Additionally, the results of this study show the efficacy of vitamin D supplementation in reducing the EEE-induced liver enzyme alterations. Previous studies have examined the beneficial effects of long-term Vit D supplementation on liver enzymes in NAFLD patients [32, 33]. The primary protective mechanism of the effects of Vit D on reducing the liver enzymes following EEE still needs to be elucidated. However, insulin resistance might be among the reasons for the high liver enzymes ; insulin resistance activates the lipolysis and the flow of fatty acids to the liver via various factors, which may cause further liver damage . Short-term vitamin D administration could improve insulin, glucose, and insulin resistance in NAFLD patients consequently improving the liver enzymes . Also, Vit D prevents fat accumulation in the liver by inhibiting lipogenesis, enhancing fat oxidation, and regulating the circulation of free fatty acids .
In addition, a significant increase in Vit D level was observed following EEE. Since Vit D is a fat-soluble vitamin stored in adipose tissue and liver cells , and the cell membrane comprises two phospholipid layers, the higher Vit D levels after EEE might be higher linked to the cell membrane damage [26, 38].
Strengths and limitations
This placebo-controlled, single-blinded, randomized study tried to find the answers to the novel questions. The study had a low dropout rate; however, the small sample size caused by COVID-19 and the lack of financial support that restricted us from measuring gene expression and other blood indicators are the limitations of this study. It is recommended to be considered in further research.
Generally, short-term Vitamin D supplementation could regulate the perturbed liver enzymes and lipid profile induced by EEE. Therefore, Vit D supplementation could be recommended to NAFLD patients to control the alteration of liver enzymes and lipid profile following eccentric exhaustive activities.
The datasets analyzed during the current study are not publicly available due to the guidelines of the Ethics Committee of the Kermanshah Razi University that proved this study regarding privacy/ethical restrictions but are available from the corresponding author on reasonable request.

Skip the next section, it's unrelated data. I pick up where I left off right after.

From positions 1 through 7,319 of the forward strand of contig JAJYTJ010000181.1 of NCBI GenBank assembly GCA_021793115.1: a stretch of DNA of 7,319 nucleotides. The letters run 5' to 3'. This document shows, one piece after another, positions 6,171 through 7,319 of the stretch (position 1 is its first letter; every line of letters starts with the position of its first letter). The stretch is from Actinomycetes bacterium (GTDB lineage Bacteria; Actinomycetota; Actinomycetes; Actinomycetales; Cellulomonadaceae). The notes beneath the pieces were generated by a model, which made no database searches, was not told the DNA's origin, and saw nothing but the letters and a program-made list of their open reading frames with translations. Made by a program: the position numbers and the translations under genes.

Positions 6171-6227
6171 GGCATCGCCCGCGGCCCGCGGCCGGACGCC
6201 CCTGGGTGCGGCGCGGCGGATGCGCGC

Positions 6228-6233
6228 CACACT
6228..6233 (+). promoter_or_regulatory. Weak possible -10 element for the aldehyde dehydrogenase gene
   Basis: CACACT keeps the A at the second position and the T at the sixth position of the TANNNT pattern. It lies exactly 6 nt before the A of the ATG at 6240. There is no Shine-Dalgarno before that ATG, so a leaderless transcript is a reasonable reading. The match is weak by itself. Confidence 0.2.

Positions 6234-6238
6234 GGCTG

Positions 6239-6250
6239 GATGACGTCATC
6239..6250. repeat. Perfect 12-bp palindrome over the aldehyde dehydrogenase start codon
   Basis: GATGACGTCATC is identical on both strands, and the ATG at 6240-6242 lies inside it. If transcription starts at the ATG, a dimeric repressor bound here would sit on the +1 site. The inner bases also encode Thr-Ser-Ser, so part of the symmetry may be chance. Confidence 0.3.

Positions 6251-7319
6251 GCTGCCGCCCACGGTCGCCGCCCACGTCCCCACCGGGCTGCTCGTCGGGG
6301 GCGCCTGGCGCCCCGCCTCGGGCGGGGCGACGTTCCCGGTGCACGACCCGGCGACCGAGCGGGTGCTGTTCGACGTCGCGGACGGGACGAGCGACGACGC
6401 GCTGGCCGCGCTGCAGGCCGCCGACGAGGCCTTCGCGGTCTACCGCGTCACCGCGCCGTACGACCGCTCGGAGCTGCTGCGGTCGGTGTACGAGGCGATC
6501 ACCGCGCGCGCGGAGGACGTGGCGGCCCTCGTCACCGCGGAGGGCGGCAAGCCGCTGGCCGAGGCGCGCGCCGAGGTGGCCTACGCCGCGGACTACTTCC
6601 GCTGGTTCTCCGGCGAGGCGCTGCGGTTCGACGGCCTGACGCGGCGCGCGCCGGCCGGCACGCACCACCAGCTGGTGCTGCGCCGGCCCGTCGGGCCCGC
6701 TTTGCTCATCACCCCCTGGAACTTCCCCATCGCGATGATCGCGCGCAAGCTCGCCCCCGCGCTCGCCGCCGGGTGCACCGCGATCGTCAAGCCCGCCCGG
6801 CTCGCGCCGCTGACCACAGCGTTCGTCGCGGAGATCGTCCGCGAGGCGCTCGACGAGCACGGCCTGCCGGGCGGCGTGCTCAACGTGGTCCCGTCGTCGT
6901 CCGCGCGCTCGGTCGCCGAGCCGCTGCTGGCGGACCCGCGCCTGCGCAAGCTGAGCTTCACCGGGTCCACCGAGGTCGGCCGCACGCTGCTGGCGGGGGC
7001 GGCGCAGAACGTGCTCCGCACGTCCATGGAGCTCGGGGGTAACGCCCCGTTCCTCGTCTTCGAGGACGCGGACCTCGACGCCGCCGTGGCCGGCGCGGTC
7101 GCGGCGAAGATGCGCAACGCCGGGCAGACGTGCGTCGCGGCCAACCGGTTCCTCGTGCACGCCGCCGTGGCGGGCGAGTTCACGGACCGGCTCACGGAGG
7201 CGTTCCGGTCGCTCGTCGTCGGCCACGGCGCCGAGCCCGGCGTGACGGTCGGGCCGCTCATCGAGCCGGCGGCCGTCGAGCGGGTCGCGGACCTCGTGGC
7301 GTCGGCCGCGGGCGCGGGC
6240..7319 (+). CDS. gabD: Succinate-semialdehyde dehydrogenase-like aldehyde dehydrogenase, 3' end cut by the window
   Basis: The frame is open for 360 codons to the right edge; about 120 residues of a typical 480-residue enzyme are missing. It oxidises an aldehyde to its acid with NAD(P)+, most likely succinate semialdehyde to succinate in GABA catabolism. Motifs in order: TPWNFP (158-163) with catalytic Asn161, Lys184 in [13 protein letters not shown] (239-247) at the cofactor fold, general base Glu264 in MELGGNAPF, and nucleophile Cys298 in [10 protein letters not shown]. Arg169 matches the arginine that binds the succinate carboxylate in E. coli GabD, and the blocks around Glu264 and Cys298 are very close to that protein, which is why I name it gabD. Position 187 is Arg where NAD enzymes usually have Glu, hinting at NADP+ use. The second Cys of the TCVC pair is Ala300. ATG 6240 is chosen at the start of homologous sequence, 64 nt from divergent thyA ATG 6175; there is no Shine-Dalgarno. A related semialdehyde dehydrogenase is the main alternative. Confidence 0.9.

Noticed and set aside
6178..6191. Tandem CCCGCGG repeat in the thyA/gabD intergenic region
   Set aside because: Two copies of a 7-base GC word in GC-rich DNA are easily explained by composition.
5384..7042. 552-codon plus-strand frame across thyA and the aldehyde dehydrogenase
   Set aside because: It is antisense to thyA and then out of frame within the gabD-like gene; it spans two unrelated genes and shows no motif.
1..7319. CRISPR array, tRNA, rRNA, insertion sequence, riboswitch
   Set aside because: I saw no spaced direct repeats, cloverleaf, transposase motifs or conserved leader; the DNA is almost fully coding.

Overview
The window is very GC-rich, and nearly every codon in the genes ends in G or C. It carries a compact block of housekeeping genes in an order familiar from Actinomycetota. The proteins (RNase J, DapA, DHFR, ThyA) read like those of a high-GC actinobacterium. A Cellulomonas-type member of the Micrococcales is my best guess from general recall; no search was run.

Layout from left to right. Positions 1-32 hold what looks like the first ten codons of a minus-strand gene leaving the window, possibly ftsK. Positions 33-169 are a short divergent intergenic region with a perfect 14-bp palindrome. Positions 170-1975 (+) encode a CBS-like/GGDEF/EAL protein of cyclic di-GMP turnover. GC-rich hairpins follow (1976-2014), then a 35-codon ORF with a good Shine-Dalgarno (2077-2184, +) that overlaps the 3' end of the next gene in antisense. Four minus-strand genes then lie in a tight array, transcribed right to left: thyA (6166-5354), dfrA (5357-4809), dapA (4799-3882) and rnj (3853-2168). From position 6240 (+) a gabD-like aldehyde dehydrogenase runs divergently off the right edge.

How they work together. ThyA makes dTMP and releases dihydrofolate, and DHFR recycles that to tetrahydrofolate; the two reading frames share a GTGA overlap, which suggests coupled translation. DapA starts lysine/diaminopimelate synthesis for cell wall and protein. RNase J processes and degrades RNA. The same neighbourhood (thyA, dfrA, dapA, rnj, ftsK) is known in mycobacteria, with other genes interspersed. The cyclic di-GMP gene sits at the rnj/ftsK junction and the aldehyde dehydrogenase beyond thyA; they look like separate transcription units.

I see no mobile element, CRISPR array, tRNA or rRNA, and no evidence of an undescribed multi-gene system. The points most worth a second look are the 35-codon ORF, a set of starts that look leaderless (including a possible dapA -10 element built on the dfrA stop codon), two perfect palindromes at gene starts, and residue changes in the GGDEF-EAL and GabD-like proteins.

Eccentric exhaustive exercise
Non-alcoholic fatty liver disease
Body mass index
Body fat percentage
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We want to thank the subjects for their willing participation in this study.
The authors declared that the research did not receive any financial grants.
Ethics approval and consent to participate
All experimental protocols were approved by the Ethics Committee of Razi University of Kermanshah (IR.RAZI.REC.1399.079). This study was registered in the Iranian Clinical Trial Registration Center (Code: IRCT20201130049538N1 on 05/07/2021). All procedures were under the ethical standards of the responsible committee on human experimentation (institutional and national) and with the Helsinki Declaration of 1975, as revised in 2008. Informed consent was obtained from all patients being included in the study.
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Rahimpour, Z., Hoseini, R. & Behpour, N. Alterations of liver enzymes and lipid profile in response to exhaustive eccentric exercise: vitamin D supplementation trial in overweight females with non-alcoholic fatty liver disease. BMC Gastroenterol 22, 372 (2022). https://doi.org/10.1186/s12876-022-02457-w
- Vitamin D
- Liver enzymes
- Lipid profile